Over a period of nearly fifty years Conrad Aiken published poems, essays, short stories, novels, and literary criticism. He won a Pulitzer Prize in 1930 for Selected Poems (1929) and a National Book Award for Collected Poems (1953). His literary autobiography, Ushant, reveals the international nature of his complex life and literary career.
Conrad Potter Aiken was born in Savannah, Georgia, on August 5, 1889, the eldest of four children of a prominent doctor from New York, William Aiken. The author’s mother, Anna, was the daughter of a prominent Massachusetts Unitarian minister. When Aiken was eleven, Aiken’s father killed his wife and then shot himself—without any warning. The young Aiken was sent to live with an aunt in Cambridge, Massachusetts. He later attended Harvard University, where he met the young T. S. Eliot, who became a lifelong friend and literary associate.
Aiken married Jessie McDonald in 1912. They had three children but divorced in the late 1920s, after they had settled in England.
Aiken’s earliest poetry was written partly under the influence of a beloved teacher at Harvard, the philosopher George Santayana. This association shaped Aiken as a poet who was deeply musical in his approach and, at the same time, philosophical in seeking answers to his own problems and the problems of the modern world. After 1960, when his work was rediscovered by readers and critics, a new view of Aiken emerged—one that emphasized his psychological problems, along with his continuing study of Sigmund Freud, Carl G. Jung, and other depth psychologists. Two of his five novels deal with depth psychology.
In the 1920s Freud himself knew of Aiken’s novels and wanted to psychoanalyze the poet. Aiken actually embarked for Europe on a visit to see Freud. Aboard ship, however, he met one of Freud’s disciples, Erich Fromm, who cautioned against psychoanalysis unless Aiken seriously needed it. Aiken took Fromm’s advice and thus never met Freud, the psychologist who influenced him more than any other modern thinker.
Aiken remained private about his psychological problems, which grew largely out of the trauma of his parents’ death. Such problems emerge clearly in two of his most famous stories, “Strange Moonlight” and “Silent Snow, Secret Snow.” Aiken’s second wife, Clarissa M. Lorenz, vividly described in her book Lorelei Two: My Life with Conrad Aiken the psychological difficulties the author had in the 1930s, when the couple was living in England. She wrote of having once saved the poet from suicide.
Yet in this same period Aiken was making progress in finding new depths of creativity. He had established himself in a home in Rye, England, and had met and begun to influence the young English writer Malcolm Lowry, who later wrote Under the Volcano, a semiautobiographical novel about Aiken and Lowry in Mexico. One of Aiken’s best poems, “The Poet in Granada: Homage to Lorca,” was inspired by the two poets’ visit to Spain during the 1930s.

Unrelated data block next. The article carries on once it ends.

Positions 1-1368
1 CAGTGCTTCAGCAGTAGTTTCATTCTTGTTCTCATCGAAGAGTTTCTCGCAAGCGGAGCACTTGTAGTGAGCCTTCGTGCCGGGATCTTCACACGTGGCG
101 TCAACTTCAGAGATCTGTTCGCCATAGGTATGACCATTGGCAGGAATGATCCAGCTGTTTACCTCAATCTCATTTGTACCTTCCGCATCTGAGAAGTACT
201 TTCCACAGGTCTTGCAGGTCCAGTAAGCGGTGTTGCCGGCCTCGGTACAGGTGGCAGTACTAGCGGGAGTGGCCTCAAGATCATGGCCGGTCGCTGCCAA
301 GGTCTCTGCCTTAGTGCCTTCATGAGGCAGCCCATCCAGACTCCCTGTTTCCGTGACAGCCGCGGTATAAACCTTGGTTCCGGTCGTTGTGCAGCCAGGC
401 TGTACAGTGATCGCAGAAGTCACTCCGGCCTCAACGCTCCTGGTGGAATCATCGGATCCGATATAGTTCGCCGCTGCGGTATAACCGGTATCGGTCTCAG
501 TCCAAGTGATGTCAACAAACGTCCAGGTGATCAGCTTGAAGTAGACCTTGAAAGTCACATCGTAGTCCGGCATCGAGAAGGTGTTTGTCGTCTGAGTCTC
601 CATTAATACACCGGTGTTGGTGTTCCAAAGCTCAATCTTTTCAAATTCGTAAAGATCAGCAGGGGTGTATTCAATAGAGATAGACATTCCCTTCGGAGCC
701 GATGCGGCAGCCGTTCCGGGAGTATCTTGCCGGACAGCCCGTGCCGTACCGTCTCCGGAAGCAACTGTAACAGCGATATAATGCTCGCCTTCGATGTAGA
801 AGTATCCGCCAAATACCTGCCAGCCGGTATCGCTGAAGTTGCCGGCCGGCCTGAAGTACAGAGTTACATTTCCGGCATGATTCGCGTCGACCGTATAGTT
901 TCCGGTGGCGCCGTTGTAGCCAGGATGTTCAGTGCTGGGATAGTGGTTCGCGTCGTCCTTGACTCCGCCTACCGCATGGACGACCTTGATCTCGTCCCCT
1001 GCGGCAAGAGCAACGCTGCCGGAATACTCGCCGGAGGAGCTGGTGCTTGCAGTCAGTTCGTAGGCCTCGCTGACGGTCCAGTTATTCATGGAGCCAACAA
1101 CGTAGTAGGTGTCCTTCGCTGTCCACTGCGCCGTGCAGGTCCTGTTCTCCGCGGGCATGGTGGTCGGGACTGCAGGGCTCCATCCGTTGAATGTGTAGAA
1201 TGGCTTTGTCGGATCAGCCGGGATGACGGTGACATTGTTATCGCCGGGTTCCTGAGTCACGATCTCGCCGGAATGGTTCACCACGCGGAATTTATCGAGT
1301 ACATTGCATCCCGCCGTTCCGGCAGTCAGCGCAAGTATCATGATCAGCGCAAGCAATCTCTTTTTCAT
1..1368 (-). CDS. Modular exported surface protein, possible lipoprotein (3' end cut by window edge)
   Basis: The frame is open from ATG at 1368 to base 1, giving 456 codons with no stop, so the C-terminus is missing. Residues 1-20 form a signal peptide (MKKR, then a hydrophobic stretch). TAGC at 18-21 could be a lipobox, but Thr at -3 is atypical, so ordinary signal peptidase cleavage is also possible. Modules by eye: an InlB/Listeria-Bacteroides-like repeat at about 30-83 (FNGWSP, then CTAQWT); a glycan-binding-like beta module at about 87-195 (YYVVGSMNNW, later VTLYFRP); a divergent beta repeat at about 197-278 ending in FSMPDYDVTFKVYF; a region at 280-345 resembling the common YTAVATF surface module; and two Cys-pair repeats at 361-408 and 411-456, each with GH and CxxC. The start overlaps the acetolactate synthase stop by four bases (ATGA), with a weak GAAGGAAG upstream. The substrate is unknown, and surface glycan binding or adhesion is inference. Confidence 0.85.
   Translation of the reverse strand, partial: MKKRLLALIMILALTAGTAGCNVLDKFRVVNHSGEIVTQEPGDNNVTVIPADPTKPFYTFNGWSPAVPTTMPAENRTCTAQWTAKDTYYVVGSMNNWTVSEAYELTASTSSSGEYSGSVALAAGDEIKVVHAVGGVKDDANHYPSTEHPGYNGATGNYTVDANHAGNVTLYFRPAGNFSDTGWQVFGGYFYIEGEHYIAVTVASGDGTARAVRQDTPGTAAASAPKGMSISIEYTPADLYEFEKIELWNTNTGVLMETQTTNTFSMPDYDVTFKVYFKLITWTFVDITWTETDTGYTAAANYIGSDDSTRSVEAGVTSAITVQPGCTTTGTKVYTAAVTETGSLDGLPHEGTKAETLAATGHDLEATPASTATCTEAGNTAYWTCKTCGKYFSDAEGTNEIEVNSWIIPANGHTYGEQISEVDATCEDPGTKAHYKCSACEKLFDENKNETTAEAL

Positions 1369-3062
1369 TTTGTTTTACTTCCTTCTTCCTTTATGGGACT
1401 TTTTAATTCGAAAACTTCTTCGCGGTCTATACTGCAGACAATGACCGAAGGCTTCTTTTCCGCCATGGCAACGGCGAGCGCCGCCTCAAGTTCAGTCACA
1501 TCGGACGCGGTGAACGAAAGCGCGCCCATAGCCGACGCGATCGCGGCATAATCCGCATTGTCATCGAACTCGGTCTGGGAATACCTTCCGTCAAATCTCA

An American Man of Letters
In 1937 Aiken divorced Clarissa and married Mary Hoover, an accomplished painter. The couple lived in Rye until the beginning of World War II (1941-45), when they returned to America and settled in a house on Cape Cod, in the small town of West Brewster, Massachusetts. Aiken no longer sought his chief inspiration in Great Britain, Spain, and France, though he continued to have readers in those countries. With new poems about his native country’s past and present, he at last gained an American audience.
In 1952 Aiken published a spiritual autobiography describing his destroyed childhood in Savannah, his journey to Europe, and his rediscovery of a new America during and after World War II. Dedicated to Mary and to a literary friend, Edward Burra, Ushant contains the most profound statement Aiken made about himself during a writing career of more than fifty years. The book contains brilliant portraits of the literary scene in Boston, London, and New York during the first half of the century. But essentially it recounts—in prose that often becomes deeply poetic—the poet’s literary pilgrimage. Ushant and other works that followed brought Aiken into the company of the American literary establishment and earned him the kind of recognition his admirers had always thought he deserved. He received, among other honors, the position of consultant in poetry to the Library of Congress.
Aiken did not, however, become simply another literary figure of the Northeast. In the early 1960s he was offered the opportunity to live free of charge in his parents’ house on Oglethorpe Avenue in Savannah—directly across from the Colonial Park Cemetery, where Aiken had often played as a child. He chose instead to live next door at 230 Oglethorpe Avenue.
Aiken and his wife Mary became significant figures in the life of Savannah. They entertained many visitors, including a number of scholars and authors who sought out Aiken and talked with him at great length. When T. S. Eliot died in 1965, Aiken wrote a memorable article in Life magazine about his friend’s place in modern literature. Aiken’s final book, a collection of religious poems entitled Thee deals in part with his own literary and religious pilgrimage.
Before he died Aiken had a marble bench erected next to his parents’ graves in Savannah’s Bonaventure Cemetery. It contained two epitaphs: “Give my love to the world” and “Cosmos Mariner Destination Unknown.”
Six months before Aiken’s death on August 17, 1973, Governor Jimmy Carter appointed him poet laureate of the state of Georgia. In front of the house on Oglethorpe Avenue, a historical marker describes Conrad Aiken’s life and work. In 2003 Aiken was inducted into the Georgia Writers Hall of Fame.